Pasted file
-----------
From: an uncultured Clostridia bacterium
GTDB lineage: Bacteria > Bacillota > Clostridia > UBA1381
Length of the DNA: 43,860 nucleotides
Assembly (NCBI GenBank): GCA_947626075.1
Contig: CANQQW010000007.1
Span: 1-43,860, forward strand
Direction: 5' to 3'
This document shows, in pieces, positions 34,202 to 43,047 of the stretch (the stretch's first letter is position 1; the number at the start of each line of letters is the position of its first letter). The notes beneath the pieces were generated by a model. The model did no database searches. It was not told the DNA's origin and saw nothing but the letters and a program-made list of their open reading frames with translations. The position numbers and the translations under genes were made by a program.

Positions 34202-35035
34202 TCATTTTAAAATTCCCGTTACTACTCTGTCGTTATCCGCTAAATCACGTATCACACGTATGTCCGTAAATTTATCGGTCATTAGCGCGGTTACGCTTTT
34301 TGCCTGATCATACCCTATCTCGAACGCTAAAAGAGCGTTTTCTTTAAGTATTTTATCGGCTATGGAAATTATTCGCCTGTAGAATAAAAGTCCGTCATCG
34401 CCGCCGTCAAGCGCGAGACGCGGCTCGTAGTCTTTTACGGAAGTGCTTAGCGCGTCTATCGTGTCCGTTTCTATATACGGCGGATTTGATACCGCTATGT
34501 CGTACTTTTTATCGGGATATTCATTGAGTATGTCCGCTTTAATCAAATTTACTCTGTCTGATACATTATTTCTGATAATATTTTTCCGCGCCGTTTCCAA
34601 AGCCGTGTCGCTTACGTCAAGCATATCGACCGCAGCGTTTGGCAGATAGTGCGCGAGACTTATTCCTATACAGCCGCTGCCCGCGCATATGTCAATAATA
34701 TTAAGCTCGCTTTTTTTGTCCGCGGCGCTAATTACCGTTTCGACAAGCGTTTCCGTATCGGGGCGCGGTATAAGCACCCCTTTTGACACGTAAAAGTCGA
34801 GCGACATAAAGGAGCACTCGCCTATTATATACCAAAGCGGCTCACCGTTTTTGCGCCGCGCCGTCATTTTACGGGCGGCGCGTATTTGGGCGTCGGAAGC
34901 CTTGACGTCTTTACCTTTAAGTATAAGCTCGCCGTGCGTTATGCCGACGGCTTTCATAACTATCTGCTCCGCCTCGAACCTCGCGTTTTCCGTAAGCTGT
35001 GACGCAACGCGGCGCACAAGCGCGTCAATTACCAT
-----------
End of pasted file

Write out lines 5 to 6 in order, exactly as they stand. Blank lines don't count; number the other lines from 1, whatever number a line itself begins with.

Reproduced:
Contig: CANQQW010000007.1
Span: 1-43,860, forward strand